The Architecture of Loss: How to Redesign After a School Shooting

How a building can pay homage to the past while helping people to forget it

Carlo Allegri/Reuters/The Atlantic

Good architects strive to balance design and function while listening closely to a client’s emotional needs for the space. Public projects often have the added layers of bureaucratic paperwork,  media scrutiny, and community outreach. But rebuilding a school after a shooting presents a unique kaleidoscope of intense feelings. Architects must create an environment that not only promotes learning, but also helps the students—and their towns—heal from tragedy.

Design teams face the monumental task of simultaneously honoring the victims and moving into the future—building both for the survivors and the generations who come after a shooting.  On the one hand, these schools are hallowed ground. On the other, kids need to be kids in classrooms and cafeterias and shouldn’t be constantly reminded of the trauma. Above all, students and their families need to feel secure— but not so secure that it overwhelms children’s daily sense of normalcy. Whether they like it or not, architects are branching out beyond the realm of planning and design and are entering national discussions about school safety.

While America is no stranger to school shootings, the killings at Columbine High School in Colorado and Sandy Hook Elementary in Newtown, Connecticut, stand out. The 1999 incident at Columbine—in which two students murdered 12 of their classmates and a teacher—was the first school massacre that played out on television in real time. The image of those teenagers, hands in the air as they ran from their school,  is seared in many adult minds. Thirteen years later, the Sandy Hook massacre—the second deadliest U.S. school shooting after the 2007 killings at Virginia Tech—took the lives of particularly helpless victims: 20 children, ages 6 and 7. Both Columbine and Sandy Hook have become synonyms for gun violence at American schools. Politicians talk about preventing another Columbine or Sandy Hook, as do parents and teachers when they discuss lockdown drills.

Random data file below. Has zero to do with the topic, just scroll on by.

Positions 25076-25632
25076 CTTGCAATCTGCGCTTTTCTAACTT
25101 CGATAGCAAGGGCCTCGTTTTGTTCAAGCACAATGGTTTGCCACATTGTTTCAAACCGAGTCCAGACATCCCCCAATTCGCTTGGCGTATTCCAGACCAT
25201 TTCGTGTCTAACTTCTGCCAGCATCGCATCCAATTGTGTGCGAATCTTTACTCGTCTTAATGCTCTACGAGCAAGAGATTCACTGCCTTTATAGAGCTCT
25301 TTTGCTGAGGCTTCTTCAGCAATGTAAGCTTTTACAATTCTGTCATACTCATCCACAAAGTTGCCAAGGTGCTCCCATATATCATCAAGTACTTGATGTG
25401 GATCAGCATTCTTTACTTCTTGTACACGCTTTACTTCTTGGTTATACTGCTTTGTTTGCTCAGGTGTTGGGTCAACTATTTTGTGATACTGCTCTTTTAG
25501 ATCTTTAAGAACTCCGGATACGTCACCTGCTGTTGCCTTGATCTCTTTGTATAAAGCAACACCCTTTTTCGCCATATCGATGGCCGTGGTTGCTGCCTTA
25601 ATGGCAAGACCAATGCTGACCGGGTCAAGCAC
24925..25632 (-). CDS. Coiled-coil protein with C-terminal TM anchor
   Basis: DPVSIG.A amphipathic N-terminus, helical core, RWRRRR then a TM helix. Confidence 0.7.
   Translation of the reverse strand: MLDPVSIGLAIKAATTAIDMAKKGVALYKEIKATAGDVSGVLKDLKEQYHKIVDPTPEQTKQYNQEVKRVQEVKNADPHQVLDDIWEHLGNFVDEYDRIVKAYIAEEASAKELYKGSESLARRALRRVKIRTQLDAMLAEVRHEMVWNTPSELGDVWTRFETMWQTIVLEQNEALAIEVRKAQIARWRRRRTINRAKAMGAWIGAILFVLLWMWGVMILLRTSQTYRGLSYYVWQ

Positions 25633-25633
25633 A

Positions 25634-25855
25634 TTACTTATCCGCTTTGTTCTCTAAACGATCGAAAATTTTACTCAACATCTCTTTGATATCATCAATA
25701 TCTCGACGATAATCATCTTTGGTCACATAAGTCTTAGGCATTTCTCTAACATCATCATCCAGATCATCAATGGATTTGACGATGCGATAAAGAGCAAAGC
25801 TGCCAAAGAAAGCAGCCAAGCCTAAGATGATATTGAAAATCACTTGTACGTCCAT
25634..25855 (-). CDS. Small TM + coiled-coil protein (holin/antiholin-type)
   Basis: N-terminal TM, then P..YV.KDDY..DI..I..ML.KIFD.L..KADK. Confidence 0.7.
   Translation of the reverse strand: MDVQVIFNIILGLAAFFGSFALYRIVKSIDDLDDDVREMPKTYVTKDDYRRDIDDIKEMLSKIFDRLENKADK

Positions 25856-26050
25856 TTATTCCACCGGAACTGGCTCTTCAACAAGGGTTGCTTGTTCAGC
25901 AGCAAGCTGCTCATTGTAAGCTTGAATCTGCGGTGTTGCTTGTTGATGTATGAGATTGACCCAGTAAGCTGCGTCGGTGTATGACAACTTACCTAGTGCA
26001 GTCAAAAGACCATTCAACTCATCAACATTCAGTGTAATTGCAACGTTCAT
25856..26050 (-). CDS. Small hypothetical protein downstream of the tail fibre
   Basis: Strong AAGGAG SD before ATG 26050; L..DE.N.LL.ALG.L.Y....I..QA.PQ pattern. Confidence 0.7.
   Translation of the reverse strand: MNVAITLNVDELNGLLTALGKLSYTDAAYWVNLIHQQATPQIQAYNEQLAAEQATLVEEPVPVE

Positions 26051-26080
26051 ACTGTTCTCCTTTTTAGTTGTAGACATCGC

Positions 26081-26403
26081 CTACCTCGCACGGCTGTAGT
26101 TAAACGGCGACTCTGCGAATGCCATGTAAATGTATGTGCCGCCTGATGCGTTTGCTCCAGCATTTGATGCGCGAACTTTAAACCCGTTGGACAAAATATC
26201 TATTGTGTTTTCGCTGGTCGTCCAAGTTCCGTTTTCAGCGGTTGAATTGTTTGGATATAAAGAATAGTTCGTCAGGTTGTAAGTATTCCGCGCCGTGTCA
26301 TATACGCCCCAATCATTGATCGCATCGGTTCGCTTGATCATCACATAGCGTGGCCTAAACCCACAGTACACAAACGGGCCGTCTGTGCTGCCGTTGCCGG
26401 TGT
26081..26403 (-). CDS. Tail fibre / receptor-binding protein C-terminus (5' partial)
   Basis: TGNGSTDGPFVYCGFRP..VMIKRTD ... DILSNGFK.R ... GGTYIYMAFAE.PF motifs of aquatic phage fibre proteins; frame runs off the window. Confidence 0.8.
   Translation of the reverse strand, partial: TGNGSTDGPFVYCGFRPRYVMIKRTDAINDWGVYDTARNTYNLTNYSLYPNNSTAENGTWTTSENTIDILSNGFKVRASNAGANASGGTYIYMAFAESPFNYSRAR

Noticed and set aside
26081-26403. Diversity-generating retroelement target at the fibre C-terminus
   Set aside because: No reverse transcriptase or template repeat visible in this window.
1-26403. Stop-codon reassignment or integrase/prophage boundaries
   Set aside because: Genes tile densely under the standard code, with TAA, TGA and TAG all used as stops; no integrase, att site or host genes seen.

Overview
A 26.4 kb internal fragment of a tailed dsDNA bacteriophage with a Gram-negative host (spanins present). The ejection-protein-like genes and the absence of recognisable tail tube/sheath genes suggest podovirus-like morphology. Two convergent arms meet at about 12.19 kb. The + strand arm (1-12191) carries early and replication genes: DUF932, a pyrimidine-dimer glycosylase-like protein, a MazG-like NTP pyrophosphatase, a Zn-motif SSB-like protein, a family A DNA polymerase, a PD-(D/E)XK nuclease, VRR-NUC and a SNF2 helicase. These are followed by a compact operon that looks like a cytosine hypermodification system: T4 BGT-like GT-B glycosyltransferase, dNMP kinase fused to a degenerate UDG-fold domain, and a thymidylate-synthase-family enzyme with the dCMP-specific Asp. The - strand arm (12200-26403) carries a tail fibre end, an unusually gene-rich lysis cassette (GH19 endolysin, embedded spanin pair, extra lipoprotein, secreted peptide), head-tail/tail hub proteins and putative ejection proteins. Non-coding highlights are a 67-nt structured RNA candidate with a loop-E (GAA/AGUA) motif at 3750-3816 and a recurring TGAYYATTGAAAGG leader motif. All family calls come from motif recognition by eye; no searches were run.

But the Columbine and Sandy Hook communities have taken different approaches to rebuilding their schools and commemorating  those who were lost. The latter  intends to construct a new structure from the ground-up; the former has, over the years, gradually weaved its tragic history into the daily life of the institution. Yet both schools illustrate how architecture and design can begin the process of healing.